Author(s): Humphreys K, Noke JM
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Abstract The effect of 12-step mutual help groups (e.g., Narcotics Anonymous) on members' friendship networks has received little attention. This 1-year longitudinal study examined such effects in a sample of 2,337 male substance abuse inpatients, 57.7\% of whom became significantly involved in 12-step activities (e.g., reading program literature, attending meetings) after treatment. An a priori model of the interplay of 12-step involvement) and friendship networks was tested using structural equation modeling, and found to have excellent fit to the data. Twelve-step group involvement after treatment predicted better general friendship characteristics (e.g., number of close friends) and substance abuse-specific friendship characteristics (e.g., proportion of friends who abstain from drugs and alcohol) at follow-up. Results are discussed in terms of how mutual help group involvement benefits patients and how the self-help group evaluation paradigm should be broadened.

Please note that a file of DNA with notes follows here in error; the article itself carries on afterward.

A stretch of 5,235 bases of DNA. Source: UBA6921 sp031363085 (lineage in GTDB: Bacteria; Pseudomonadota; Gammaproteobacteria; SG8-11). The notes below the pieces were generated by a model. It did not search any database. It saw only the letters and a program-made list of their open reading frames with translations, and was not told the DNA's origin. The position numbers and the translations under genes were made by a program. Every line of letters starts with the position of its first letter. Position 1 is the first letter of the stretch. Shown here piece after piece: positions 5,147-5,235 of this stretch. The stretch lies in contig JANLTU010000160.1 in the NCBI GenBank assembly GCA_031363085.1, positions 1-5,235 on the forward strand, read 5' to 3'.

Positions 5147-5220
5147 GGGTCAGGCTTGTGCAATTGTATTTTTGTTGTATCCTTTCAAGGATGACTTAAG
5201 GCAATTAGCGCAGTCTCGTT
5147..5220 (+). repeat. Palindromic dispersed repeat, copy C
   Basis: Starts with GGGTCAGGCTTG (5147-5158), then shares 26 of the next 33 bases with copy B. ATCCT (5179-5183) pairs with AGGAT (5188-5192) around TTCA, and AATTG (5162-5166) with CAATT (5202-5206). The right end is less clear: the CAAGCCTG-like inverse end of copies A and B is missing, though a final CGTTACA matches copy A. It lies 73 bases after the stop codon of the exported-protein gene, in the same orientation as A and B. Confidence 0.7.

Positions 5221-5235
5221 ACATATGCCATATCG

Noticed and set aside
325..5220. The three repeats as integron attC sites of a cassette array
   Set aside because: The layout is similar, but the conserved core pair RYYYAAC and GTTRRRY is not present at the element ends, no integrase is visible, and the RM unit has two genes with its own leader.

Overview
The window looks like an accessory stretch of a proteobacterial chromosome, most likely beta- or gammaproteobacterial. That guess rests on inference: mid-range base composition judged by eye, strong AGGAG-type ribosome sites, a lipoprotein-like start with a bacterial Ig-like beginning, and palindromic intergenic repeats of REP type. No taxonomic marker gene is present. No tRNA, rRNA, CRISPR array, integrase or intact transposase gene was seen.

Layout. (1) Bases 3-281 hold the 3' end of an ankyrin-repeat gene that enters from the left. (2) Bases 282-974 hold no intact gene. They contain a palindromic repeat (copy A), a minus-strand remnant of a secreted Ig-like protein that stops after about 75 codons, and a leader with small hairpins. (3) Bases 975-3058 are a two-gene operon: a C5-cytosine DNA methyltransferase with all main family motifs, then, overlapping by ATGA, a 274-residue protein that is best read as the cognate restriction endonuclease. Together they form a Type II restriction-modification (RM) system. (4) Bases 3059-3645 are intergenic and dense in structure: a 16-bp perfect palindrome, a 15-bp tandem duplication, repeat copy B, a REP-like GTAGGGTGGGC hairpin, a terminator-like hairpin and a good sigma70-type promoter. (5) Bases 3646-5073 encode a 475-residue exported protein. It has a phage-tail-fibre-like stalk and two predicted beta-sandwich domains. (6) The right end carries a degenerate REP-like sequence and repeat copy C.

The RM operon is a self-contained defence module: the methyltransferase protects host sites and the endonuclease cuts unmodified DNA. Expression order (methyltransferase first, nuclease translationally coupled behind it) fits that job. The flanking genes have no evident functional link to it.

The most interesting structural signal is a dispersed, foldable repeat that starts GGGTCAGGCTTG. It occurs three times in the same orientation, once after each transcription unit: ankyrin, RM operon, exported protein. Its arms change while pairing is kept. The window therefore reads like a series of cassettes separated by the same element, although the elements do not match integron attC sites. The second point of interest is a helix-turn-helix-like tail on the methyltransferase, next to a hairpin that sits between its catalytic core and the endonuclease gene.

This article was published in Am J Community Psychol
and referenced in Journal of Alcoholism & Drug Dependence